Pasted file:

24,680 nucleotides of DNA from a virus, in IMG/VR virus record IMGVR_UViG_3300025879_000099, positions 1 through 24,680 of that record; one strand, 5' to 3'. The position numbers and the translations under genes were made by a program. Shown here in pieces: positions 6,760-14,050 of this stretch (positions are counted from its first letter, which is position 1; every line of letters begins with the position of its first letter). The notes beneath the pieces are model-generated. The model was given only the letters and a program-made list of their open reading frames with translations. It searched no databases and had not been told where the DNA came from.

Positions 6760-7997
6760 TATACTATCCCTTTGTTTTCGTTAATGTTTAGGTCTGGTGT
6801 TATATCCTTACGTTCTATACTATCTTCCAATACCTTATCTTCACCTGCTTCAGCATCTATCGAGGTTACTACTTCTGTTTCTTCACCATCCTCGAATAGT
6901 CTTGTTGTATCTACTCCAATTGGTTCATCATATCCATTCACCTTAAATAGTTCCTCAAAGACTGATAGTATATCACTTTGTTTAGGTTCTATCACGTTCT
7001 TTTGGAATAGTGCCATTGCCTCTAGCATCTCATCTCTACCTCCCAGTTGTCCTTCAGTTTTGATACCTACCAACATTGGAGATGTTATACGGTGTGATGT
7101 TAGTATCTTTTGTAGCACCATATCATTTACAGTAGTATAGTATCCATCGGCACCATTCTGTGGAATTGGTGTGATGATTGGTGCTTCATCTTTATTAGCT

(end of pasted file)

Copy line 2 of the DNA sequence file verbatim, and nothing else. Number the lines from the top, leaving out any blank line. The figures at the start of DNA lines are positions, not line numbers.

Positions 6760-7997